ITEMS OF FAITH
He entered the museum. The door-keeper paid him a handsome fee at the turnstile, only thankful that the day was sufficiently rainy to attract in the odd paid customer or two. The museum was now only open at weekends, with the art-going public having become so thin on the ground – or perhaps the items of art themselves had started to deplete, time having taken its toll upon the fragile canvas medium the artists had chosen.
Gregory was sufficiently seasoned to recall those controversial days when public museums had first charged customers entrance fees. That must have been the uproar of dissent he heard through the open window of his city flat on a Sunday morning – or so Gregory thought, perhaps mistaking a football crowd for a mob of banner-waving art-lovers – or even a trade union demonstration – or a mass of yowking money-changers lately made redundant from the crumbling halls of the Stock Exchange. Indeed, the ultramodern buildings of high finance crumbled and became protected ruins like any cathedral, abbey or real-ale pub, since nothing, perhaps, could have a monopoly of everything.
Shrugging off a multi-lingual headset and, also, the real-life talk on the movement “Art Through Man,” Gregory wandered idly between the dim aisles, peering closely at some of the items of faith. Since it grew so dark, the paid customer was no doubt meant to conjure up images for him- or herself from the black shapes hanging on the walls. As a child, he recalled being taken around the National Gallery by his Great Uncle Louis. This particular fine building of high whitened arches and once da Vinci-haunted alcoves had indeed needed to import various versions of modernity that the Tate Gallery could no longer house because of that building’s gradual submersion into the widening marshy edges of the Thames – thus in turn necessitating the removal of Old Masters from the National Gallery upon vertical stretchers, to make room for the Tate’s geometrical blobs of new generations in Dulux and High-Teck. Little Gregory, still holding his Great Uncle’s paw, mooned over an expanse of canvas, empty but for a Maths Teacher’s doodlings – and, in evident preparation for his last visit to a museum as an old man himself, he dreamed his own dreams within their haphazard frames. He then left that world perhaps for others.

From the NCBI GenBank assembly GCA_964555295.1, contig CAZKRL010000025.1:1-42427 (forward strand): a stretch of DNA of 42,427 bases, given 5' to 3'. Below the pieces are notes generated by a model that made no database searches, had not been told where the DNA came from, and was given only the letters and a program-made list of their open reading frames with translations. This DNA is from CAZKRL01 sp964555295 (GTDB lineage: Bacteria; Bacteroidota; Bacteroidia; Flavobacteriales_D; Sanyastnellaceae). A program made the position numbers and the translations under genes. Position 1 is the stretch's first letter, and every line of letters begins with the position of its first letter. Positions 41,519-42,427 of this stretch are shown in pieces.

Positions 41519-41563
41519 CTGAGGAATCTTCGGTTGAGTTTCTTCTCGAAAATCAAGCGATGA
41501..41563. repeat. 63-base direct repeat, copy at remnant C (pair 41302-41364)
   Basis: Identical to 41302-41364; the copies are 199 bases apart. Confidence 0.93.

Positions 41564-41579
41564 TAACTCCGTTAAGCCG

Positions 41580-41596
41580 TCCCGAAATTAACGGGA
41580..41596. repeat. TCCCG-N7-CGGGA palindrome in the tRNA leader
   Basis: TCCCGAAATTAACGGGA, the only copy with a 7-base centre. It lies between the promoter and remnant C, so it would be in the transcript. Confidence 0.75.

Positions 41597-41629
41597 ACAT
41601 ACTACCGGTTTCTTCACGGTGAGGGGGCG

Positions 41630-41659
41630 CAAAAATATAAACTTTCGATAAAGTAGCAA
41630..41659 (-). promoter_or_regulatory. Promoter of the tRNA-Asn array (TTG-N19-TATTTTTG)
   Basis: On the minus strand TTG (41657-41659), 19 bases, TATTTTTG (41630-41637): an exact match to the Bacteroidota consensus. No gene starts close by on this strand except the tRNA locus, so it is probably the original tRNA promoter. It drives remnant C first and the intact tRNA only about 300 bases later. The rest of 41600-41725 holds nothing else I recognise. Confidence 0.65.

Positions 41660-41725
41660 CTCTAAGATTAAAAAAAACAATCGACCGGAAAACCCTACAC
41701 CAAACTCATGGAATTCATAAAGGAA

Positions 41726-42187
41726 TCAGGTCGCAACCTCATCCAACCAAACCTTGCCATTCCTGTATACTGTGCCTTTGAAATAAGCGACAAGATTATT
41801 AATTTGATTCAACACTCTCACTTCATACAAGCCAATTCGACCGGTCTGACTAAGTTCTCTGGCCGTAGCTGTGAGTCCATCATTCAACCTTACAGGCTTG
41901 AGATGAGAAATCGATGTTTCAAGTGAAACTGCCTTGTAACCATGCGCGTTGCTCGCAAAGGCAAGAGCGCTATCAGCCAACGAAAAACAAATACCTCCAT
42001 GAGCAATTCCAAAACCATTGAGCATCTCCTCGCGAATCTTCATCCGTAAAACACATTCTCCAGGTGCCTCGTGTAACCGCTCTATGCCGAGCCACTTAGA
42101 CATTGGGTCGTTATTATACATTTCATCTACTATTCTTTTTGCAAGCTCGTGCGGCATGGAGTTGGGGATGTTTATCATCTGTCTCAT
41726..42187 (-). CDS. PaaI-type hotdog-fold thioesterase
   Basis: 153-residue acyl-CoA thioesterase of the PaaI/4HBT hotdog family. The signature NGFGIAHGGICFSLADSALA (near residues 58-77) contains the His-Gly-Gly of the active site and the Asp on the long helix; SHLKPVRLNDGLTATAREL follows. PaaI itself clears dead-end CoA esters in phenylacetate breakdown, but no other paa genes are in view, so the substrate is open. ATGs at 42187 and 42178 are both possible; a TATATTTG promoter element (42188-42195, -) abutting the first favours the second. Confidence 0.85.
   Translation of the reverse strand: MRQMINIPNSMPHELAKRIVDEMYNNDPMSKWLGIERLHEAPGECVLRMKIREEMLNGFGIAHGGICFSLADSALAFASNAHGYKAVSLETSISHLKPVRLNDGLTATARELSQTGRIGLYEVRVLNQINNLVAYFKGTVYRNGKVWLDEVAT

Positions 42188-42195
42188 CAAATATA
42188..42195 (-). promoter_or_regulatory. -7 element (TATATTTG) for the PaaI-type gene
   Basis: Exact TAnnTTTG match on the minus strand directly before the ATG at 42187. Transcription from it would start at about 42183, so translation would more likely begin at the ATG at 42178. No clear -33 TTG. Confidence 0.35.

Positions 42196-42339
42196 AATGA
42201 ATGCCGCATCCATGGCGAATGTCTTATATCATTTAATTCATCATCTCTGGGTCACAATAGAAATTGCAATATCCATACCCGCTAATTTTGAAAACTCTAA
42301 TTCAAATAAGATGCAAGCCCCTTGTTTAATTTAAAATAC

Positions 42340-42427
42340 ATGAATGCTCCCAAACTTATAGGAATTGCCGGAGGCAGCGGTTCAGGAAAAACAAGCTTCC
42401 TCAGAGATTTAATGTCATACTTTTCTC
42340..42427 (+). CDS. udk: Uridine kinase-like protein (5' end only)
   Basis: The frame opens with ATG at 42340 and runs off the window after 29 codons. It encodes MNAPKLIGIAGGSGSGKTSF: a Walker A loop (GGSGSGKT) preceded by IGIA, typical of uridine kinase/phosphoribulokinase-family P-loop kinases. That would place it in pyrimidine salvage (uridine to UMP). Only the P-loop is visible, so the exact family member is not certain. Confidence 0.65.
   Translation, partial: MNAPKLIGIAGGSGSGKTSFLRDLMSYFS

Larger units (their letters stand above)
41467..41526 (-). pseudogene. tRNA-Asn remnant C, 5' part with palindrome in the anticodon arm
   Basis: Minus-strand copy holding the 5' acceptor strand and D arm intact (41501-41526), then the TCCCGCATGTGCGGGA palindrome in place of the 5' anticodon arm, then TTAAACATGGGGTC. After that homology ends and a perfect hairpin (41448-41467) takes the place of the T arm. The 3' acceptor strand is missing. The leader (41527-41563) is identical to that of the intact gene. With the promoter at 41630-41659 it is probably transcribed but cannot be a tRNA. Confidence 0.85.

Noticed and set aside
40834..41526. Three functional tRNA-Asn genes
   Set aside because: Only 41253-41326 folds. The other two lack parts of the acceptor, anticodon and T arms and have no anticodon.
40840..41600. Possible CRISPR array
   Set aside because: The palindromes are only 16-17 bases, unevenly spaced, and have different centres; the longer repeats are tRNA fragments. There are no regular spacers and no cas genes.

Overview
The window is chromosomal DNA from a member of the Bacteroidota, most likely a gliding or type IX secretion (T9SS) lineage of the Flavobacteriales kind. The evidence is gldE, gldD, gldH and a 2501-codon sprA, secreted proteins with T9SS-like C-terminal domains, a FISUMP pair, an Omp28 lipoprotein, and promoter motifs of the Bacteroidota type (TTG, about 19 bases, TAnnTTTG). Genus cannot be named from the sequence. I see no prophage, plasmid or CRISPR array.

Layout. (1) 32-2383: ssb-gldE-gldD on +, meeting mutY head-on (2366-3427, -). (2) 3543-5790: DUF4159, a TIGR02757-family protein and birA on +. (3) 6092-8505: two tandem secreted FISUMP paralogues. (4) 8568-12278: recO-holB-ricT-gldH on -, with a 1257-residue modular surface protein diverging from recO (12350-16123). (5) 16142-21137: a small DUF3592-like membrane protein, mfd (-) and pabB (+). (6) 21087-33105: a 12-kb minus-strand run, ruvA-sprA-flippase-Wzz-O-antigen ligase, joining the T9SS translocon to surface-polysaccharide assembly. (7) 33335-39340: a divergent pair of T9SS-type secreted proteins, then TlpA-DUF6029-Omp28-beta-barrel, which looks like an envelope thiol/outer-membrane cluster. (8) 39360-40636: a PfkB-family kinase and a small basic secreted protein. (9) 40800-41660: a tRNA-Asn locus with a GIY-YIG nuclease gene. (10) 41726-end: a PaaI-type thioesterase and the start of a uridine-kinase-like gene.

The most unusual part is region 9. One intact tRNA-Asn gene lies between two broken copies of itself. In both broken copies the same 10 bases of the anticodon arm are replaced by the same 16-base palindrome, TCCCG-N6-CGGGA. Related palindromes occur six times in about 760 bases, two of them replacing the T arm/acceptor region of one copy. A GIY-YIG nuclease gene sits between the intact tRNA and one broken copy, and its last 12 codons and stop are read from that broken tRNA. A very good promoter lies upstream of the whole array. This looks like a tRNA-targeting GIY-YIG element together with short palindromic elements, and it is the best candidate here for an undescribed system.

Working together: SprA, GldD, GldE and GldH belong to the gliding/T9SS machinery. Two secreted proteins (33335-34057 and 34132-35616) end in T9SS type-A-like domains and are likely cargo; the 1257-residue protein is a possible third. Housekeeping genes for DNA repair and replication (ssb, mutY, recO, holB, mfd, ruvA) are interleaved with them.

Little Gregory had seen a cat, as large as life, staring bowlfully from between the crazy crossword puzzles of a Mondrian masterpiece. The cat was him. He felt how an animal must feel beneath the heel of the tameness of man. His eyes swivelled in the dark, feeling other eyes upon him, but not being able to see them because human eyes are essentially non-sparkling, almost non-viable. His brain was dulled, but still sentient. He crouched, arched, felt, sniffed, saw. At the same time, he had other emotions unknown to man – the feeling of an omnipotent feline creature who was looking through his eyes, the ability to weigh the whole universe with simply his own sensitive paws – knowing that all directions led to this one point in time – understanding all this, but at the same time understanding nothing. With no premeditation (nor even foreknowledge of his prey) he pounced (a shaft of black upon the dying light) and gnawed off the miniature limbs of a mewling man in clothes.
Gregory awoke in the future. Great Uncle Louis skulked back into the past where, because of his vintage, he could only exist. But the future, for Gregory, was now the true present. He was currently as old as his Great Uncle had been in the National Gallery on that far-off day when he, Gregory, as a small child, had imagined himself to be a cat.
So, yes, the museum only opened on weekends. After those early visits to a corrupted National Gallery (where Titian had been replaced by neo-Dada and Zeroism), Gregory had never found the courage to visit it again, despite the generous fees offered to customers. And, now, it turned out to be not at all what he had expected. In fact, it seemed to be a smugglers’ den of those Old Masters once thought to be relegated to destruction by the past..